"HUDDERSFIELD, is a populous and flourishing manufacturing and market town and township ; and by the Reform Bill created a parliamentary borough, in the parish of its name, in the wapentake of Agbrigg, West Riding ; 189 miles from London, 40 s.w. from York, 24 n.e. from Manchester, 16 s.w. from Leeds, 14 s. from Bradford, and 7 s.s.e. from Halifax. The town, which derives its name from Oder or Hudder, the first Saxon colonist in the place, is situated on the high road between Manchester and Leeds, partly on the declivity, and partly on the summit of an eminence, which is surrounded by others of superior height, while the river Colne glides through the valley. The houses are principally built of light-coloured stone, in a neat style, and the general appearance of the town, which has of late years wonderfully increased in magnitude, is of a character calculated to inspire the traveller with the impression that its inhabitants are wealthy and respectable. Sir John Ramsden, Bart. is lord of the manor, and the almost sole proprietor of the property here. This gentleman holds a court-leet once a year, at Almondbury ; a court of requests for the recovery of debts under 40s. is held in a neat building in Queen street, where, also, the magistrates sit on Tuesdays and Saturdays ; and a court is held twice in the year, at the George Inn, for the liberty of the honour of Pontefract, for pleas of debt or damages under 5. Huddersfield, under the provisions of the Reform Bill, sends one member to parliament. The number of persons, however, entitled to exercise the elective franchise in the borough, is little more than six hundred, of whom only four hundred and eighty-nine voted at the last election (January1834), when the candidates put in nomination were, --- Blackburn, Esq. M.T.Sadler, Esq. and Captain Wood. The first-named gentleman was elected by a considerable majority, having polled 234 votes, Mr. Sadler 147, and Captain Wood 108. The new Boundary Act (an appendage to the Reform Bill,) defines the limits of the borough to comprise the entire township of Huddersfield ; and the same appoints the town as one of the stations for receiving votes at the election of members to represent the West Riding.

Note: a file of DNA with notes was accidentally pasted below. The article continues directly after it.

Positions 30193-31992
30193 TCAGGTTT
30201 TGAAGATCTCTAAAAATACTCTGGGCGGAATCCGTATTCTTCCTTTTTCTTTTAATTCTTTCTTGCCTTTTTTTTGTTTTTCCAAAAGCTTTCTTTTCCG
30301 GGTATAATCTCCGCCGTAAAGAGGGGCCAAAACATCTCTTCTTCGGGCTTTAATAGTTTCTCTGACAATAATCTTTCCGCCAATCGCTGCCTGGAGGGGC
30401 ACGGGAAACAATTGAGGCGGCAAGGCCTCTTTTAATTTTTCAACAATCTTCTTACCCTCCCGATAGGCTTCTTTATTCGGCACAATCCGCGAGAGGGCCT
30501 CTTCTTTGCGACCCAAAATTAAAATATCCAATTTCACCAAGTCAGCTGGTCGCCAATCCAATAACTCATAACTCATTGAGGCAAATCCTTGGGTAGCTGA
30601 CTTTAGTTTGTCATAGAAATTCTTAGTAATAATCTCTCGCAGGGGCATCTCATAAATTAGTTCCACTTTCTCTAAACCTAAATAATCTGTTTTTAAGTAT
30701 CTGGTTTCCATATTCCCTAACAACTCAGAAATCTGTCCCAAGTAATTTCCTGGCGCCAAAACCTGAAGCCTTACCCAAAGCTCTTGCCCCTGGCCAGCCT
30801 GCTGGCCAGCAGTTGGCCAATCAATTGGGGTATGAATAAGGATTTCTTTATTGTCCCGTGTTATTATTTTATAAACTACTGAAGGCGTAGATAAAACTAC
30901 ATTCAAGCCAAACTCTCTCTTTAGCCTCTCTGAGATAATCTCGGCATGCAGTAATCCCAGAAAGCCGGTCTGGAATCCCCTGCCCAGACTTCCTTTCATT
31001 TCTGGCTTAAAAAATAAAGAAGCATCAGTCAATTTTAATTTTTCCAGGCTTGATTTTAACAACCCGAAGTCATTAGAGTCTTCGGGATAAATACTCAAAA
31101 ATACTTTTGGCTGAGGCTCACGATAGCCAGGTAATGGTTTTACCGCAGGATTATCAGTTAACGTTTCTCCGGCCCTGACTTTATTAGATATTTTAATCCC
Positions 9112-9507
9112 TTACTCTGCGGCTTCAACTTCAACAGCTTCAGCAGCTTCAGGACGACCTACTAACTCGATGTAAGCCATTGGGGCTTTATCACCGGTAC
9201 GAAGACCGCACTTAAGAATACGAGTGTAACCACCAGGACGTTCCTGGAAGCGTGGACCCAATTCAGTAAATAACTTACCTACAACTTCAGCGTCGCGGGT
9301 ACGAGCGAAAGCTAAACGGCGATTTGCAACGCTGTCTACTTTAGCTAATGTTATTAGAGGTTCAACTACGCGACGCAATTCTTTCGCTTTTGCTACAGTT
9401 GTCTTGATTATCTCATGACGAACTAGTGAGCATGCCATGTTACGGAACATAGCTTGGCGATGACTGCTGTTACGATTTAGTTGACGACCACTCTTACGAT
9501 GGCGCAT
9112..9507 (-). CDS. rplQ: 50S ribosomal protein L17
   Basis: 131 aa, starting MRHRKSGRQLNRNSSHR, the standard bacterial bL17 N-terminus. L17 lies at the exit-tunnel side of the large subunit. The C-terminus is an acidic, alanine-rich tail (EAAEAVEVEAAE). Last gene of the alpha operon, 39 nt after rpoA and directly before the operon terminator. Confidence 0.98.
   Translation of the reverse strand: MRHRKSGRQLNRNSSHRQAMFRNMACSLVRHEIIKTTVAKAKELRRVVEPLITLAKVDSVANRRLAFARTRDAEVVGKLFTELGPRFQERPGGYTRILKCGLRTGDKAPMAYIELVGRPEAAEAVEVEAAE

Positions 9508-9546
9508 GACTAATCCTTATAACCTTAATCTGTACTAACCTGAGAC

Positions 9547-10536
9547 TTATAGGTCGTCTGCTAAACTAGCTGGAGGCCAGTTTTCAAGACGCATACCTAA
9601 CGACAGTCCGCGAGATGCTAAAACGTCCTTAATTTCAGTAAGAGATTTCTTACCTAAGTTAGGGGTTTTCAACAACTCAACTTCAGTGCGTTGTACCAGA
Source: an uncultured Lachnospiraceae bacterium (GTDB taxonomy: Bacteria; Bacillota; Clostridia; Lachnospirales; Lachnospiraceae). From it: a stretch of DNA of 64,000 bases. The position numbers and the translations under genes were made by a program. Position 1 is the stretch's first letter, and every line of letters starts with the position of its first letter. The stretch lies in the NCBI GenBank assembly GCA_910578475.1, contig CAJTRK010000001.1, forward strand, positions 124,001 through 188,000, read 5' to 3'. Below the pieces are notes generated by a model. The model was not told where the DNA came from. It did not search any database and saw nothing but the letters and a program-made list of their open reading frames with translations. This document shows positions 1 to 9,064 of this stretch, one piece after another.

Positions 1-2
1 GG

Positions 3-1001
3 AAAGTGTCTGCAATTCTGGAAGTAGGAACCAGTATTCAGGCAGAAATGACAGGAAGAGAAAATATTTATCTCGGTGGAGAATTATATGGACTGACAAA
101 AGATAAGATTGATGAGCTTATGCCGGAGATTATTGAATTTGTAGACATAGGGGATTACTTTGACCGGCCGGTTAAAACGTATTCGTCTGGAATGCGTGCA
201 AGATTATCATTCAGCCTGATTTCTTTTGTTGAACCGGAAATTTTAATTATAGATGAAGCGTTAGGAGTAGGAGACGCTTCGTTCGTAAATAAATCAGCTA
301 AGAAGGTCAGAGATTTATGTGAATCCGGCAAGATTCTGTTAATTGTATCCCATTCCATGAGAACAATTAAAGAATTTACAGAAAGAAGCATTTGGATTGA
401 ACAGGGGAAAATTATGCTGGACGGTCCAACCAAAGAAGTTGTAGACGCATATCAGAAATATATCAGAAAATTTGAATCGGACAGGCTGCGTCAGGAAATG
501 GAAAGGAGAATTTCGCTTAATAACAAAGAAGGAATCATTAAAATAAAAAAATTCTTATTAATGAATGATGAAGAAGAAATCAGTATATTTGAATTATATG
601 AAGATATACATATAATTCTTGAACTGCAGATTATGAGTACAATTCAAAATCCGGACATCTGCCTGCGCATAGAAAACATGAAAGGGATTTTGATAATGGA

The manufactures of Huddersfield and neighbourhood are principally woollens, and consist of broad and narrow cloths, serges, kerseymeres, cords, &c.; fancy goods, to a great extent, are also made here, embracing shawls and waistcoatings in great variety, besides articles from silk. The cotton trade is also carried on, although nothing to be compared in extent with the other branches already named. Amongst the principal buildings is the cloth-hall, erected by Sir John Ramsden, in the year 1765. It is a large circular edifice, two stories high, divided, on the one side, into separate compartments, or shops, and, on the other, into open stalls, for the accommodation of the country manufacturers of woollen cloths. There are also two central avenues of stalls, for the same purpose, and the number of manufacturers now attending there on the market day (Tuesday) is about 600. If to this be added, the great number (particularly in the fancy line) who have ware-rooms in various parts of the town, some estimate may be formed of the immense extent of business transacted weekly in Huddersfield. The doors are opened early in the morning of the market-day, and closed at half-past twelve o'clock at noon, they are again opened at three in the afternoon, for the removal of cloth, &c. Above the entrance is placed a cupola, in which is a clock and bell, used for the purpose of regulating the time allowed for doing business. (The names of the manufacturers who attend the market at the Hall, may be obtained of the keeper.)
The inland navigation of Huddersfield affords to its trade the most ample advantages, both to the east and to the west ; the Ramsden and Huddersfield canals communicating with others and their branches, an intercourse is kept up with all the great commercial and manufacturing towns. There are many streams in the neighbourhood, and the rivers Holme and Colne here unite and fall into the Calder, three miles below the town. Upon these streams a number of mills are erected, principally employed in the manufacture of woollens, and fulling and washing the cloth, &c. The town is chiefly supplied with coal from colleries at Mirfield, Emley Moor and Upper Flockton, and is well lighted with gas, the streets well paved and cleaned, and their general aspect highly creditable to the inhabitants.